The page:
Who Are the Macedonians?
by Hugh Poulton
Indiana University Press, 218 pp., $29.95
On July 26, 1963, an earthquake leveled most of the pretty Ottoman city of Skopje, then the capital of the Socialist Republic of Macedonia. Tens of thousands of people were killed. One of the few survivors of the catastrophe was the façade of Skopje’s old railway station, whose large clock has stood still at 5:17 for over thirty-two years.
On October 3 this year, the black Mercedes of Kiro Gligorov, the president of the four-year-old Republic of Macedonia, was just passing the old railway station when a powerful car bomb was detonated by remote control. His driver was killed instantly and three pieces of metal landed in the President’s head, one penetrating the skull and entering his brain.
A spectacular assassination attempt, it seemed, was all that had been missing from the current tragedy in the Balkans. Gligorov is still alive, unlike his chauffeur and a passer-by, but the injuries he has sustained are very serious. By mid-October it was still unclear whether he would be able to assume office again. If he does not the outlook for Macedonia and its people is bleak. The attack came just at the moment when there was cause for optimism. On September 13, Macedonia and Greece finally signed an agreement establishing diplomatic relations and removing the complete commercial blockade on Macedonia which Greece had imposed in February 1994.
For the last four years, since Macedonia declared its independence in 1991, the Greeks have refused recognition, claiming that Macedonia was illegitimate in a variety of ways, including its very name, which the Greeks maintain belongs only to them. The day before the car bombing, Gligorov had gone to Belgrade, where President Slobodan Milosevic said that he welcomed the agreement between Skopje and Athens, and wanted Yugoslavia and Macedonia to recognize each other as soon as possible. Gligorov was slowly but impressively digging his country out of a diplomatic mire.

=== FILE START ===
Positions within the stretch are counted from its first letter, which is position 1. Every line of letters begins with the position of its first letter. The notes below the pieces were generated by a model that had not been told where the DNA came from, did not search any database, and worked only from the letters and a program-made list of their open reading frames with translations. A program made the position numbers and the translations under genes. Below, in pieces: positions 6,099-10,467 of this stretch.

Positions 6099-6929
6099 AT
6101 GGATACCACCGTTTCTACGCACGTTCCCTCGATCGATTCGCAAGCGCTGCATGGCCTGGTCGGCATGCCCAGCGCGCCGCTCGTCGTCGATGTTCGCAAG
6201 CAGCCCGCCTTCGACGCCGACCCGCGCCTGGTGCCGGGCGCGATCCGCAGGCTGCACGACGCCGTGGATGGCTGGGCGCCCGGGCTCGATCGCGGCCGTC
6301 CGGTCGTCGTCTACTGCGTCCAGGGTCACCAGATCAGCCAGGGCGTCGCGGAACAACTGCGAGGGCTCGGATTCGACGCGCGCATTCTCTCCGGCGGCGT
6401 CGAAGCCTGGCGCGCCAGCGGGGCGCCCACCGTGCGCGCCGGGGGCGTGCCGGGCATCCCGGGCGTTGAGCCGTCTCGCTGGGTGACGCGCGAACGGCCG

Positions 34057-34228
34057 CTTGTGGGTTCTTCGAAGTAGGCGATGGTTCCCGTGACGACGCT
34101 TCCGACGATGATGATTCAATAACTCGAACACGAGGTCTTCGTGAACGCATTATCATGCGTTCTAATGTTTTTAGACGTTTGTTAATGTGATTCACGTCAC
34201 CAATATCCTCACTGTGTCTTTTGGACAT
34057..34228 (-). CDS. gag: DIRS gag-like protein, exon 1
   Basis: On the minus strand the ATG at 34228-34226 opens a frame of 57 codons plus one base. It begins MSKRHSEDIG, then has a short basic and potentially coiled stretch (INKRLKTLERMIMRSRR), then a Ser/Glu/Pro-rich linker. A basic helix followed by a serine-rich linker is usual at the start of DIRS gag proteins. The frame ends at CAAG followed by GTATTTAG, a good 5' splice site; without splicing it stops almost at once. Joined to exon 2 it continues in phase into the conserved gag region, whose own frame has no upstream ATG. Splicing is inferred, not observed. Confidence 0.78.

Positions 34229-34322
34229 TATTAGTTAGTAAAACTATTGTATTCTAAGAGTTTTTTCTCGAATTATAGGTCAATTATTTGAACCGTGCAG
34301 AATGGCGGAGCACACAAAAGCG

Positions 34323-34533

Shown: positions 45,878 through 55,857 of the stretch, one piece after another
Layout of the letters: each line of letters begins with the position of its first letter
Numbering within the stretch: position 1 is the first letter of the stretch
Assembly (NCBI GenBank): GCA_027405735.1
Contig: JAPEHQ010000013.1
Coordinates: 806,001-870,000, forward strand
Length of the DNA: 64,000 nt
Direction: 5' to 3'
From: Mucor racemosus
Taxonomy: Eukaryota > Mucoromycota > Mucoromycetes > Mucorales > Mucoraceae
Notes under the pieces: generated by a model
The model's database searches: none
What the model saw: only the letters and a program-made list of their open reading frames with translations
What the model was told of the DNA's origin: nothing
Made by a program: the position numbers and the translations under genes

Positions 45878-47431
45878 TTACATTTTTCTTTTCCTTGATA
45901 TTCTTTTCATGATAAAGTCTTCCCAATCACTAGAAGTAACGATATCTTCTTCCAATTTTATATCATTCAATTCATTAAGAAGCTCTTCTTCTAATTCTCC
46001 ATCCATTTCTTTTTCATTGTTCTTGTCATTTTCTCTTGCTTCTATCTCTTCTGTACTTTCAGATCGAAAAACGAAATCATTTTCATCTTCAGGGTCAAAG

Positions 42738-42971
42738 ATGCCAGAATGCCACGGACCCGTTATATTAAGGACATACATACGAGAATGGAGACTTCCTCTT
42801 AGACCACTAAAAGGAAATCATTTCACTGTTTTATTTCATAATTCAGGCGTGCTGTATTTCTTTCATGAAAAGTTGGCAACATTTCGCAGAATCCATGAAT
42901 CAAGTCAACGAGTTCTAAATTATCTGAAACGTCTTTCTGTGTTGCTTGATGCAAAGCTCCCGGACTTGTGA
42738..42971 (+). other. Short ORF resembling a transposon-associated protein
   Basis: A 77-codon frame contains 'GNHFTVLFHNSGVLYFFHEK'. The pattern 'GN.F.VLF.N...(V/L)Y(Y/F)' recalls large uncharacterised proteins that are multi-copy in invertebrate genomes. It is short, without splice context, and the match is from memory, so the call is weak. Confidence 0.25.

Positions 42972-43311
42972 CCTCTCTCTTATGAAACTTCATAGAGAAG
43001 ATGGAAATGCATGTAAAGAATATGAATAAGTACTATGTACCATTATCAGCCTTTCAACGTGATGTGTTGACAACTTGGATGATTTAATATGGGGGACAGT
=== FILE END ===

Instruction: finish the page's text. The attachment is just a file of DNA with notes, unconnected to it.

The first independent Macedonian state was approved by its inhabitants in a referendum held in September 1991. Like his Bosnian counterpart Alija Izetbegovic, President Gligorov, a longstanding Communist official, worked hard to prevent the outbreak of war in the former Yugoslavia. When the European Community began to encourage independence for the Yugoslav republics in 1991, Gligorov reluctantly pursued that course. But he was particularly concerned about the decision of Macedonia’s largest minority, the Albanians, who make up about a quarter of the population of about two million, to boycott the referendum, for he well understood the dangers of creating a weak state with a large, vocal, and distrustful minority.
Still, in a masterly stroke, Gligorov succeeded, after the referendum, in negotiating the withdrawal of the Yugoslav People’s Army from Macedonia without a shot being fired. True, the JNA took all its weapons with it, leaving the new state wholly defenseless. But at least the new country did not suffer from the effects of a scorched-earth policy or from an attempt by Serbia to use the small Serb minority in …